World-changing chickens. It’s not a modest claim.
This is the hope and aim of Blue Apron co-founder Matthew Wadiak, who announced Wednesday that his new company Cooks Venture has partnered with FreshDirect to sell pasture-raised, slow-growth, heirloom chickens.
That’s a whole lot of poultry descriptors, but Wadiak, whose Blue Apron was among the first and most influential weekly meal-kit delivery services, is banking on the idea that consumers will bypass brick-and-mortar grocery stores to buy their chicken online from name-brand producers if they believe it’s more wholesome and sustainable.
“Ninety-nine percent of the chicken out there is conventional poultry raised in a confinement space,” Wadiak said by phone Tuesday. “There just is not any pasture-raised chicken in scale, no chickens out roaming the pastures like ours. What people buy in the grocery store — whether it said free range or organic — is all greenwashing. They are confined, with horrible genetics designed to convert feed to muscle mass swiftly, to the detriment of the bird and the environment.”
The partnership with FreshDirect, an online grocery delivery service that started in 1999 and largely services the Northeast, is a marriage of ideologies, Wadiak said.
“It’s one of the few companies out there in the retail space with higher quality ingredients. It can represent us well in a digital and physical space. And [co-founder] David McInerney is a fellow Culinary Institute of America alum with a great respect for food.”
The new venture joins Crowd Cow and ButcherBox among a growing number of direct-to-consumer online resources for meat, including butcher shop Porter Road and premium e-retailers Lone Mountain Wagyu and Flannery Beef. Many of these companies talk about supply-chain transparency, sustainability and improving animal welfare, buzzwords that have resonated with customers in recent years.
But what Cooks Venture is poised to do is disruptive and potentially revolutionary in farming. On 800 acres on three farms in Arkansas, the company is raising Naked Neck Free Rangers, a three-way cross bred for its heat tolerance. With a hatchery, 30 houses for broilers and 27 for pedigree birds (these are the parent stock for the broilers), they aim to produce up to 700,000 chickens per week, chickens with unrestricted access to the outdoors, no antibiotics and feed that includes toasted soy, hemp and whole legumes like lentils and high-protein lupins.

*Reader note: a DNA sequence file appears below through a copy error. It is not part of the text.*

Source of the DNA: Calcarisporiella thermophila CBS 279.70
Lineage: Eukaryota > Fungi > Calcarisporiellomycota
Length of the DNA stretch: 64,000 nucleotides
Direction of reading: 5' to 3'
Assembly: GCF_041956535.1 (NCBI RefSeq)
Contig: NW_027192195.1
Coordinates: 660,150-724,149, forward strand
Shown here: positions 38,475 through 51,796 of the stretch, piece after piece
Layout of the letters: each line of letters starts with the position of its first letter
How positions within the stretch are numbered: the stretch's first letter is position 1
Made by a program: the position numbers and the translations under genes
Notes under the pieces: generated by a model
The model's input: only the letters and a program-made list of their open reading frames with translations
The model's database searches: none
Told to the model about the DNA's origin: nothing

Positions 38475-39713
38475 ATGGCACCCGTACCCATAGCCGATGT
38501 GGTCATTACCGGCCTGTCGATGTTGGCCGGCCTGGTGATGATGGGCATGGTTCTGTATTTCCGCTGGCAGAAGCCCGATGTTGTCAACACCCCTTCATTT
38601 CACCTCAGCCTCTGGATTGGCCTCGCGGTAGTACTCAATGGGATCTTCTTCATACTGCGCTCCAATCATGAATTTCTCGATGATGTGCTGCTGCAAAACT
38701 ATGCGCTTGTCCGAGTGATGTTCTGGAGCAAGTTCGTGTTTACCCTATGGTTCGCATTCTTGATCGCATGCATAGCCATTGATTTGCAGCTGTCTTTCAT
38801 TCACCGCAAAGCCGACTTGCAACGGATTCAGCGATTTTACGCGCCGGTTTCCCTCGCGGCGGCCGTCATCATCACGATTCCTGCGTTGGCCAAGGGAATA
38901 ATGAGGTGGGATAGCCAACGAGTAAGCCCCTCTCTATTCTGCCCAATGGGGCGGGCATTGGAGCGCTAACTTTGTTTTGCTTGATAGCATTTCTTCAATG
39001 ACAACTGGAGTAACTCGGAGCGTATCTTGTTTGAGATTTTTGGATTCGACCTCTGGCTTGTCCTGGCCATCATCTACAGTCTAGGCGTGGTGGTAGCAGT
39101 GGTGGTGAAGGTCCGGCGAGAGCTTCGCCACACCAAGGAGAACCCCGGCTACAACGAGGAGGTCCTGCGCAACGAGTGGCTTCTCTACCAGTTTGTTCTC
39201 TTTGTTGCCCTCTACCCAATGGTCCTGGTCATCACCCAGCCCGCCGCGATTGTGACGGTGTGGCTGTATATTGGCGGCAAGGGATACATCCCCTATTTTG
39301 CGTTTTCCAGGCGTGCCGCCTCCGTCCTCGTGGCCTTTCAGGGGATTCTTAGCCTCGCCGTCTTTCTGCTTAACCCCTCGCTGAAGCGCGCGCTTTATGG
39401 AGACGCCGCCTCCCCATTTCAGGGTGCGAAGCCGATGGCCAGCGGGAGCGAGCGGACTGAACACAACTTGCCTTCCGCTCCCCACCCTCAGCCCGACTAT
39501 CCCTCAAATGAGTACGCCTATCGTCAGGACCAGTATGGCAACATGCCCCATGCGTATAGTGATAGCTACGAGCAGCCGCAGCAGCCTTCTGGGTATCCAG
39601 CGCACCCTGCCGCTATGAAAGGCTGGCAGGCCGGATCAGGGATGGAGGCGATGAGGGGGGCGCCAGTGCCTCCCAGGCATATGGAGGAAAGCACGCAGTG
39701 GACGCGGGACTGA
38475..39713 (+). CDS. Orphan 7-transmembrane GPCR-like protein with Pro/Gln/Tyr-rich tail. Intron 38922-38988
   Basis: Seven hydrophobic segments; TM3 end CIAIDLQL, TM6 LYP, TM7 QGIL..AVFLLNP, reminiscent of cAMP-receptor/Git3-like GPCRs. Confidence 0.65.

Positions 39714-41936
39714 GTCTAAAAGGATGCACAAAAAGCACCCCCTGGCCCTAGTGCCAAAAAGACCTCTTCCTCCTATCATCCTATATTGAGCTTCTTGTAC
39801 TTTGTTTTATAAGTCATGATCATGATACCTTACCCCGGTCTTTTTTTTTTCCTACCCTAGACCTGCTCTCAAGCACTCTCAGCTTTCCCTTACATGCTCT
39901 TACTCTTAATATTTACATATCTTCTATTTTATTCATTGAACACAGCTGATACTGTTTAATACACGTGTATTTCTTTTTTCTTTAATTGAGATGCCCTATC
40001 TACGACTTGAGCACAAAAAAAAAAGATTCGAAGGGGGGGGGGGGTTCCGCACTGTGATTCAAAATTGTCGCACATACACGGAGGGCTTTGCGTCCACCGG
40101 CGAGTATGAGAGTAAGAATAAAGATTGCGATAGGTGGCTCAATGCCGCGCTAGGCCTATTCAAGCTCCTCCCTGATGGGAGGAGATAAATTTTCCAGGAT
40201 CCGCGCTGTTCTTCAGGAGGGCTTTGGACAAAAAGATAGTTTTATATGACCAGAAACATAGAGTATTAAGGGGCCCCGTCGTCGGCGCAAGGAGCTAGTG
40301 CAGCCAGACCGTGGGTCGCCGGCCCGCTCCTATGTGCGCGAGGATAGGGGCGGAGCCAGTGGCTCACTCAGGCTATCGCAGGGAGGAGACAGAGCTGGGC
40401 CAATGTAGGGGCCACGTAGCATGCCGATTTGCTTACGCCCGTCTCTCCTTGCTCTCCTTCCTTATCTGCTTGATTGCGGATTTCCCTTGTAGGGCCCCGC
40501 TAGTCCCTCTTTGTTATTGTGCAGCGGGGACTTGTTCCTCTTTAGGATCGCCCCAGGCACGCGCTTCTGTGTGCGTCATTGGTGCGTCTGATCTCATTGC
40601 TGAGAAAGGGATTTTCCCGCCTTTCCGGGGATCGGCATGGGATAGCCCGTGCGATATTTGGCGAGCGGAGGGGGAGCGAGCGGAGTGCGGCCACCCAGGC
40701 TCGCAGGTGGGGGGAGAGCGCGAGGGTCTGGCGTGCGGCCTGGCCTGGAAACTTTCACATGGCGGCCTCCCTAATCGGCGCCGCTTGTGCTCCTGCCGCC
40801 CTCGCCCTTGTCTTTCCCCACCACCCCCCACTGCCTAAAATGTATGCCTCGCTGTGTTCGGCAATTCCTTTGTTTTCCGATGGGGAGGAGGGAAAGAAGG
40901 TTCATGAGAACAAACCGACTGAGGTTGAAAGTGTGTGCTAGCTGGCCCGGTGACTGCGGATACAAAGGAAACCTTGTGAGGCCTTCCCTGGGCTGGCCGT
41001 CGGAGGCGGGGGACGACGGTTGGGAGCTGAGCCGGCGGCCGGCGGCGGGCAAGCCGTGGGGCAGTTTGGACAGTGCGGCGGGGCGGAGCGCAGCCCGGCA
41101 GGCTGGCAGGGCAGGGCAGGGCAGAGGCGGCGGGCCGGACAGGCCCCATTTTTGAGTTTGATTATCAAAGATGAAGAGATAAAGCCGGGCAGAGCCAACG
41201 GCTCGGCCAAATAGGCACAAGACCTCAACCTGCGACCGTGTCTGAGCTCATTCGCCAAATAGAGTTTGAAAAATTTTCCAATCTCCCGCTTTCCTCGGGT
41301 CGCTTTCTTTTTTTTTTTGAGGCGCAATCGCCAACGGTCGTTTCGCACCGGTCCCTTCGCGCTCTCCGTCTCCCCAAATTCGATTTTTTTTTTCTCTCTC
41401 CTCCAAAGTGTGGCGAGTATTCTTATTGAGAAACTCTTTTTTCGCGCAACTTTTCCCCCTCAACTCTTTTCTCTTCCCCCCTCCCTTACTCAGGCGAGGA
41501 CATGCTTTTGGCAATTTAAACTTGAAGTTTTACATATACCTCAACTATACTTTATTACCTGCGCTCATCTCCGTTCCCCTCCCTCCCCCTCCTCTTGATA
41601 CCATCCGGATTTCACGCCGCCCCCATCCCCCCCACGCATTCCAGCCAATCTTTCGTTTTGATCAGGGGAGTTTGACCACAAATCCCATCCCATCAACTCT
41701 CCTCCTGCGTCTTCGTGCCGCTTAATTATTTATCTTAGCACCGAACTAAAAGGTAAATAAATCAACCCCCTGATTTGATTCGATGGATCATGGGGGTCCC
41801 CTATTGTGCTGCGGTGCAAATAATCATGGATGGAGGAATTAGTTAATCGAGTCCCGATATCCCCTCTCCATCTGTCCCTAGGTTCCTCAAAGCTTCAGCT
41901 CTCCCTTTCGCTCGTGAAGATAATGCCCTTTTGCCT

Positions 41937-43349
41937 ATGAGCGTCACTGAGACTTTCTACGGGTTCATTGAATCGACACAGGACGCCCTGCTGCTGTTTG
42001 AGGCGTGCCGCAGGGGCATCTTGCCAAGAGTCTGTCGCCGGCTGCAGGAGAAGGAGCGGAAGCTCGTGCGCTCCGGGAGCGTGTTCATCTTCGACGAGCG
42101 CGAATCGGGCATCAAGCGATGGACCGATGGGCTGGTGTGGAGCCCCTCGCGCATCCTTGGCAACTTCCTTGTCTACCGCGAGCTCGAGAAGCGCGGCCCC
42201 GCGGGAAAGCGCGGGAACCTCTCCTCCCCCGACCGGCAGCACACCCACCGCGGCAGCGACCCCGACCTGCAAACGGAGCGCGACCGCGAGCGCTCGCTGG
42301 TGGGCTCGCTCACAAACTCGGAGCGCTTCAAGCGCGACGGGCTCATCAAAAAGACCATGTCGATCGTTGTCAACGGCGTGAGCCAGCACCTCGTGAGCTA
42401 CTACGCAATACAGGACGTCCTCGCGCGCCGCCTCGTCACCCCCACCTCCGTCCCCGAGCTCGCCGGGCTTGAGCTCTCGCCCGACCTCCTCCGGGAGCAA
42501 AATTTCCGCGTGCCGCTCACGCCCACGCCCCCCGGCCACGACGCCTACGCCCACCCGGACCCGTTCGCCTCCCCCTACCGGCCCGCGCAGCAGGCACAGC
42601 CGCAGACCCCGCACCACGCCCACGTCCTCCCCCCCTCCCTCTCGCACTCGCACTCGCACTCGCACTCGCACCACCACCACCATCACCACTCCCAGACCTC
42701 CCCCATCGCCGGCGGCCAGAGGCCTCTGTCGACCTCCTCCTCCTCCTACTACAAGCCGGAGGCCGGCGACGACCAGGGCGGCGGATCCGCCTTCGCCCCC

These birds are bred for slower growth (55 to 62 days from birth to slaughter, compared to the 42-day industry standard), with a focus on proportional growth so the birds don’t develop health problems struggling to support their breast weight. The slaughter process includes creating a soothing sound environment and belly rubs to calm the animals.
“If you can offer customers something that is better for the same amount of money, it’s a no-brainer. Any consumer can get behind that,” Wadiak said.
FreshDirect will sell the meat for $3.99 per pound. Cooks Venture on Wednesday begins taking orders for whole chickens, two for $40 — prices that are comparable to the higher-end chicken available in grocery stores. Still, the terms that Wadiak and Cooks Venture are most excited about are things many consumers don’t yet understand: regenerative agriculture and carbon sequestration.
“Early in the organic movement, people didn’t know what organic meant either,” Wadiak said. “For me, what regenerative ag means is farming where they are measuring and improving their land year over year. It’s about working with agronomists who recommend better crop rotations so that they are putting biological matter back into soil rather than taking it out.”
So, increasing biodiversity, enriching soil and enhancing the ecosystem, but also capturing carbon in soil and aboveground biomass with the aim of taking carbon dioxide, the gas responsible for the most global warming, out of the atmosphere.
For now, Cooks Venture launches with chickens, what Wadiak calls one of “the most impactful animals that affect our food system” (every year, 9 billion chickens are killed for meat in this country).
But in the future, the company will rotate cattle, pigs and chickens on the land as well as feed crops and vegetables with the aim of measurably improving soil health — a report card that will be scannable on every meat label for concerned consumers.
“I’m really doing this for me,” Wadiak said, “because I don’t want to eat the food there is to buy in the grocery store.”